Opponents to Amendment 62 argued that the proposed initiative was a government intrusion into private life, that it was an attack on women's rights, and that it discouraged quality healthcare and family planning by creating a disconnect between women and their doctors.[8] Opponents also noted that the amendment would ban in-vitro fertilization and some forms of birth control, including the morning-after pill. News columnist Ed Quillen suggested that every miscarriage would result in an investigation, since it would be a death that did not occur under medical supervision.[9] Jeremy Shaver, executive director of the Interfaith Alliance of Colorado, said that the amendment, just like Amendment 48, was “an overt attempt to insert religion into law.”[10]

Election results

Amendment 62[11]
Choice Votes %
Referendum failed
No
1,218,490 70.53
Yes 509,062 29.47
Total votes 1,727,552 100.00

References

  1. ^ Personhood Colorado. Text of Amendment 62, 2010. "Archived copy". Archived from the original on 2011-10-14. Retrieved 2011-11-29.CS1 maint: archived copy as title (link)
  2. ^ Jorgensen, Leslie. The Colorado Statesman, “Personhood Amendment Revised and Revived,” July 3, 2009. http://www.coloradostatesman.com/content/991130-personhood-amendment-revised-and-revived
  3. ^ Denver Post, “Amendment 48—Definition of a Person Election Results,” 2008. http://data.denverpost.com/election/results/amendment/2008/48-definition-of-person/
  4. ^ Jorgensen, Leslie. The Colorado Statesman, “Personhood Amendment Revised and Revived,” July 3, 2009. http://www.coloradostatesman.com/content/991130-personhood-amendment-revised-and-revived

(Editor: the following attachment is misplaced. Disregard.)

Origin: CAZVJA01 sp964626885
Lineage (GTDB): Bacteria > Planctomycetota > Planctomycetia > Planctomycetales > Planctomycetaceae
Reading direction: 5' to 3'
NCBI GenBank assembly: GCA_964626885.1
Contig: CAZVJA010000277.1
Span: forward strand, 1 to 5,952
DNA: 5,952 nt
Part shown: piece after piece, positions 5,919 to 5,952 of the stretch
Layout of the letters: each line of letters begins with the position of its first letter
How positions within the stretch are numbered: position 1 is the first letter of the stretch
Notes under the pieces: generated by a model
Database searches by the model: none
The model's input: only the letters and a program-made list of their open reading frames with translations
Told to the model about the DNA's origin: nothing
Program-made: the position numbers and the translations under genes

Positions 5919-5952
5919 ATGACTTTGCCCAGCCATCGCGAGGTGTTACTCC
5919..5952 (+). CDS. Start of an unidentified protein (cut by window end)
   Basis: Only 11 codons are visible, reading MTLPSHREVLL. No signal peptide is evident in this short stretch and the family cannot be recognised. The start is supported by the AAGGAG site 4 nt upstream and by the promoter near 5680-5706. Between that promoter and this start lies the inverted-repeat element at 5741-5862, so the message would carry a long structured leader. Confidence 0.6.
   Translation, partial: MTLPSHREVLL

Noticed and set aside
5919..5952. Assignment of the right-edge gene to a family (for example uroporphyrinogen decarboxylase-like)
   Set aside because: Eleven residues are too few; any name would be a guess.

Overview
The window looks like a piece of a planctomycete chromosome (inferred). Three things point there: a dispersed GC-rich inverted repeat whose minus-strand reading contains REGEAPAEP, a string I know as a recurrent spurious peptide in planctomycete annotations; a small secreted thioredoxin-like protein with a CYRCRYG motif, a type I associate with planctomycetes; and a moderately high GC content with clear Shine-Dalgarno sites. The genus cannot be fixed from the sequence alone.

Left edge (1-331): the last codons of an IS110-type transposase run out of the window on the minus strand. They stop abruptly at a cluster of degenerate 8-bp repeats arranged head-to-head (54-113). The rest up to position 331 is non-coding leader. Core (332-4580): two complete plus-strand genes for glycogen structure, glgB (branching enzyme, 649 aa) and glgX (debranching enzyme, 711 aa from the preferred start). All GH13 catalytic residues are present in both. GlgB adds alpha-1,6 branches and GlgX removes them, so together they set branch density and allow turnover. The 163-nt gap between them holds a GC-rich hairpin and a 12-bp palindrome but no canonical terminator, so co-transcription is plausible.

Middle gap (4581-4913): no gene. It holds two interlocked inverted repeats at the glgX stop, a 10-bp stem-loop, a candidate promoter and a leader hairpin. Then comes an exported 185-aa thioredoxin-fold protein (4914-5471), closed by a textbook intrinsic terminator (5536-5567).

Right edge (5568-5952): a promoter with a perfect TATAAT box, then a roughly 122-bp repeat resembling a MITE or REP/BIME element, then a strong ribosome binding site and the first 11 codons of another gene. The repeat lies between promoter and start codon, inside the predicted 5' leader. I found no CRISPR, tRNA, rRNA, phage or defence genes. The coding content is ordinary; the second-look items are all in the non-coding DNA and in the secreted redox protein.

5. ^ Kersgaard, Scot. The Colorado Independent, “McInnis, Once Clearly Pro-choice, Embraces Anti-Abortion Personhood,” May 11, 2010. http://coloradoindependent.com/53203/mcinnis-once-clearly-pro-choice-embraces-anti-abortion-personhood
  6. ^ Colorado Right to Life. A62’s George Stevens Radio Commercial, 2010. http://coloradortl.org/62radiospot
  7. ^ Armstrong, Ari and Diana Hsieh. “The ‘Personhood’ Movement is Anti-Life: Why It Matters that Rights Begin at Birth, Not Conception,” August 31, 2010. http://www.seculargovernment.us/docs/a62.pdf
  8. ^ 9news, “Amendment 62, the ‘Personhood Amendment,’ Fails,” Nov 2, 2010. http://www.9news.com/news/story.aspx?storyid=161372&catid=222
  9. ^ Armstrong, Ari and Diana Hsieh. “The ‘Personhood’ Movement is Anti-Life: Why It Matters that Rights Begin at Birth, Not Conception,” August 31, 2010. http://www.seculargovernment.us/docs/a62.pdf
  10. ^ Planned Parenthood, “Protect Families Protect Choices Announces Opposition Campaign to Fight and Defeat Amendment 62, Definition of a Person,” April 29, 2010. "Archived copy". Archived from the original on 2011-05-16. Retrieved 2011-11-29.CS1 maint: archived copy as title (link)
  11. ^ Colorado Secretary of State, “Colorado Cumulative Report,” Nov 2, 2010. http://www.sos.state.co.us/pubs/electionresults2010/general/ColoradoReport.html
This page was last edited on 27 September 2019, at 12:54